So far, I’ve been trying not to shoot too many photographs so as to avoid having to choose one that gets the “official shot of the day” title; but I couldn’t avoid it for today’s post. Between a photograph with more meaning and a photograph with more visual appeal, I chose the one with more meaning.
The sticker appeared on that pole in the last week or two. I was struck by its economy of message–a black-and-white print of a nondescript, if somewhat creepy, face paired with a simple statement that people who encounter it are free to interpret as they wish. (Geez, doesn’t that sound like I’m reading too much into it.) There’s little question that I wouldn’t have paid it much attention were it not for my own struggles with goals: not so much that I lack them, but rather that I’m hard-pressed to make any progress towards achieving them. The situation is such that there is but one logical path I can follow–only one choice to make–and it may or may not lead where I want. The reasons for this could occupy their own blog entry, but I will, in the interests of time and discretion, leave them unwritten.
One foot in front of the other, I suppose.
Completing my first in a series of FAST training workshops yesterday, this one on trauma emergencies, it seems to me that this is not unlike what med school will be like: there’s a lot of information being launched furiously at you in a short amount of time and you’re expected to pick it up just as fast, but none of it will actually start to make sense or be internalized until you actually start on the job. It’s certainly not unique to medicine, but the experience is something I haven’t needed to go through in well over six years.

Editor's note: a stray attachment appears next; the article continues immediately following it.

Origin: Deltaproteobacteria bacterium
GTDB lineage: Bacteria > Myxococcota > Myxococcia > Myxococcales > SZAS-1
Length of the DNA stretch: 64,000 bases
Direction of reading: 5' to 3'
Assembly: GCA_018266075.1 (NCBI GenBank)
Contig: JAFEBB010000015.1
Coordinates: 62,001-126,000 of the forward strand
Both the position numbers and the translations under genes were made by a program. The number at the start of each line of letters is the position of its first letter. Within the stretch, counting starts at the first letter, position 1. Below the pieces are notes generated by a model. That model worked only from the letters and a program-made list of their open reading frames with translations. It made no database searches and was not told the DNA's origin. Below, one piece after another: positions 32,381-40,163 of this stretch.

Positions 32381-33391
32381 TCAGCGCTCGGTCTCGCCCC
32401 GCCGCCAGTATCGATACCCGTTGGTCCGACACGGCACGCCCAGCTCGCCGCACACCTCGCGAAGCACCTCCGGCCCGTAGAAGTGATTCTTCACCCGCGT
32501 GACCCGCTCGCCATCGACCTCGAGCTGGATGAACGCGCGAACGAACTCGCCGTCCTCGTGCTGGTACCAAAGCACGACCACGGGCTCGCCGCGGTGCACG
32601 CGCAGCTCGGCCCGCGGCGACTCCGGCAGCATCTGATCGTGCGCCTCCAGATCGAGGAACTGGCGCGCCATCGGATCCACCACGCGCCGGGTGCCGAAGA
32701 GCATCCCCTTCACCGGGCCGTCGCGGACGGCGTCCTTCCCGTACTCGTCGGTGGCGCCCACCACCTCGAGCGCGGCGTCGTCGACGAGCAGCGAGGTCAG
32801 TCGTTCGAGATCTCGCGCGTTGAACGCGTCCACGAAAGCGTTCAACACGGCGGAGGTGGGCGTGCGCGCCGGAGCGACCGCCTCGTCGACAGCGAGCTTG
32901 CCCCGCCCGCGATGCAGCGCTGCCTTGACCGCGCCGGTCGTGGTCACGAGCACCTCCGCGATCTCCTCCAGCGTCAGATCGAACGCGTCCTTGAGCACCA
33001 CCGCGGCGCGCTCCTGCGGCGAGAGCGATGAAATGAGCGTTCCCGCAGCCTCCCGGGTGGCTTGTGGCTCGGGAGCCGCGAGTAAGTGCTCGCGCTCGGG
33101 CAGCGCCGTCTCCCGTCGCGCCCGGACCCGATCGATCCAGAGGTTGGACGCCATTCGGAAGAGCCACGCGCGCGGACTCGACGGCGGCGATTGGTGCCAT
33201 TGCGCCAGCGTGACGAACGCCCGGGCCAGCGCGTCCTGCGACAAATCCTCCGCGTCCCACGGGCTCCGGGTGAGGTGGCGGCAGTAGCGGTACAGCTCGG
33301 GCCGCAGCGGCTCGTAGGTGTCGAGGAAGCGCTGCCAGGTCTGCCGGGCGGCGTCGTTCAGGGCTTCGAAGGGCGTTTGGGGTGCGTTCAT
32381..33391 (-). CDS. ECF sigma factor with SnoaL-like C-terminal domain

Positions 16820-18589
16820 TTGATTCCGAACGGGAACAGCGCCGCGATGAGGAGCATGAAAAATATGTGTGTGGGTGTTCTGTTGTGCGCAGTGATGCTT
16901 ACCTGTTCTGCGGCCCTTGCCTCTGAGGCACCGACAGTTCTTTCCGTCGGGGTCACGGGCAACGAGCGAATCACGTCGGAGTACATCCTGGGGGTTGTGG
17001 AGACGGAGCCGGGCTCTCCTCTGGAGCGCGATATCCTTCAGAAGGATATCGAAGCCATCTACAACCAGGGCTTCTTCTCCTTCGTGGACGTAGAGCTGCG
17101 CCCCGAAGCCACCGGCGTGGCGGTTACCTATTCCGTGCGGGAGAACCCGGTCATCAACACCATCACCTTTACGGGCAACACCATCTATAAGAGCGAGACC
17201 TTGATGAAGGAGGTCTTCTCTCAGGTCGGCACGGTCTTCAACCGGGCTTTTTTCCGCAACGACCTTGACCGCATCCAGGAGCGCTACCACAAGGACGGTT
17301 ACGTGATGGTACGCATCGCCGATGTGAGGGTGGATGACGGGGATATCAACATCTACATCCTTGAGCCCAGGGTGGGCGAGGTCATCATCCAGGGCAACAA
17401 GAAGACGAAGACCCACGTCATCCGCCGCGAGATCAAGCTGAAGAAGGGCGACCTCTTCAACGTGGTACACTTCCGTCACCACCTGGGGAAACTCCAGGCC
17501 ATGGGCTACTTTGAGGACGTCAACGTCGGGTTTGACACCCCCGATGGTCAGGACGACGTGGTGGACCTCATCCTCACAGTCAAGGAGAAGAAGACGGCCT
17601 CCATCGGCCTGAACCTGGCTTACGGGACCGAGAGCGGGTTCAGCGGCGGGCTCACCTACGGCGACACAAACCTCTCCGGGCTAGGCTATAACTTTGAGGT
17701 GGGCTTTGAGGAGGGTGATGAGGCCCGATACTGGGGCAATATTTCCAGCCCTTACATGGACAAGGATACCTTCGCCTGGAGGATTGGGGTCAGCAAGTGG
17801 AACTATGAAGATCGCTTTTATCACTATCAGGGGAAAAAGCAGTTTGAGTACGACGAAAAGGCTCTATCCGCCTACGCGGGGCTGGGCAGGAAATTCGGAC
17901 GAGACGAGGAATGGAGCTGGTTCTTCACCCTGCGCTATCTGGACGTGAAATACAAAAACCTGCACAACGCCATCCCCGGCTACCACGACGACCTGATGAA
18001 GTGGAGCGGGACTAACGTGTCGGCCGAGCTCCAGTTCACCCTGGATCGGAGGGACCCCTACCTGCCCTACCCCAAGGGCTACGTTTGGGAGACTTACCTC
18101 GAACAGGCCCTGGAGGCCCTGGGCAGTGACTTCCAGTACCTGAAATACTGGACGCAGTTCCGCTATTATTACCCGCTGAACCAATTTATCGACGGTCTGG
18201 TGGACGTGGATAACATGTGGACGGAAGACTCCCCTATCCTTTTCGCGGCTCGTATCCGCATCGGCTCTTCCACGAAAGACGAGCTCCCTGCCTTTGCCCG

What I suspect isn’t quite like med school is the diversity of backgrounds of everyone who’s volunteering. There are medical professionals, sure, but there are quite a few self-proclaimed non-medical professionals–IT professionals/computer geeks–participating as well. Given my own motivations, it’s unsurprising. From my conversations with them so far, the running theme is that they aren’t completely fulfilled or otherwise satisfied by their jobs, usually because of the sedentary aspect of the job and because there’s little sense of having made a difference. And so it is that they came to volunteer for the Red Cross.
Beyond the full-time job holders are the students, some pre-meds, some of whom are switching into medicine after having studied something completely unrelated in their undergrad careers. I met two fine arts post-baccs who are slogging through pre-med classes, and of course I had to ask if they had already hit organic chemistry (isn’t that the bane of every pre-med’s existence?), but they couldn’t relate to that particular misery yet. We talked shop more than anything else–classes, MCATs, applying to med schools–but I would have liked to have found out more about why they’re changing course in life. It’s always interesting to me to hear the reasons why people decide to pursue a career in medicine; plus, it gives me a chance to continue hashing out for myself my own reasons for what I’m doing.
All in all, it was a good session, learning a lot and interacting with a variety of people. There were definitely some insecurities to work through, though. It’ll fade as I get into the swing of things, no doubt; I just wish I didn’t have to wait until the next workshop in April.
On an expedition through the old neighborhood after Mass with Mom and Dad, I tried to resist going into Unabridged Bookstore, thinking of the books on my shelves that have sat, neglected; but I failed, driven perhaps by nostalgia for days past in New York spent browsing the many miles of books at The Strand.
Inside, the simple cover of No One Belongs Here More Than You beckoned me closer, testified to by a staff member’s positive, handwritten review posted on the shelf. The title, too, held a promise all its own, hinting that within its pages might be found a resolution to, or at least some brief sanctuary from, my own unshakable feeling of I Belong Somewhere Else: when I lived in New York; I belonged in Chicago; in Pittsburgh, I belonged in New York; and now, in Wisconsin, I belong… anywhere else.
Six years is a long time to be someplace you don’t belong. But–and I’m reminded of a performance of one-acts I did in college–everybody has to be someplace.